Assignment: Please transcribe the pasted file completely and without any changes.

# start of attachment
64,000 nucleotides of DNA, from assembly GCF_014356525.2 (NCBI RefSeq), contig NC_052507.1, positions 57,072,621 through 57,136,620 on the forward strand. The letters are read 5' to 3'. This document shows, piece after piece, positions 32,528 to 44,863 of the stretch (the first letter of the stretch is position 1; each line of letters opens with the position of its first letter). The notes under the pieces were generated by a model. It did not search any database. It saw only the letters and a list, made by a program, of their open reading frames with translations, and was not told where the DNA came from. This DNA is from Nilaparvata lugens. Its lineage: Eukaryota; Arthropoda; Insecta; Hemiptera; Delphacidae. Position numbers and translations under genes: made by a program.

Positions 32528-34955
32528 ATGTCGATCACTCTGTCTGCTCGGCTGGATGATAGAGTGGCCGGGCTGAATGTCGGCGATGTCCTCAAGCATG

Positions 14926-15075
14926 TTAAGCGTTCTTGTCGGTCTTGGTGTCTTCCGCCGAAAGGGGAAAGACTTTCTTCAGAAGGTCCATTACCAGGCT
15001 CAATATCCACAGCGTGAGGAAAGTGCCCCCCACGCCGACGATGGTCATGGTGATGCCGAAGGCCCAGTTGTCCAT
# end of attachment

64,000 nucleotides of DNA, from assembly GCF_014356525.2 (NCBI RefSeq), contig NC_052507.1, positions 57,072,621 through 57,136,620 on the forward strand. The letters are read 5' to 3'. This document shows, piece after piece, positions 32,528 to 44,863 of the stretch (the first letter of the stretch is position 1; each line of letters opens with the position of its first letter). The notes under the pieces were generated by a model. It did not search any database. It saw only the letters and a list, made by a program, of their open reading frames with translations, and was not told where the DNA came from. This DNA is from Nilaparvata lugens. Its lineage: Eukaryota; Arthropoda; Insecta; Hemiptera; Delphacidae. Position numbers and translations under genes: made by a program.

Positions 32528-34955
32528 ATGTCGATCACTCTGTCTGCTCGGCTGGATGATAGAGTGGCCGGGCTGAATGTCGGCGATGTCCTCAAGCATG

Positions 14926-15075
14926 TTAAGCGTTCTTGTCGGTCTTGGTGTCTTCCGCCGAAAGGGGAAAGACTTTCTTCAGAAGGTCCATTACCAGGCT
15001 CAATATCCACAGCGTGAGGAAAGTGCCCCCCACGCCGACGATGGTCATGGTGATGCCGAAGGCCCAGTTGTCCAT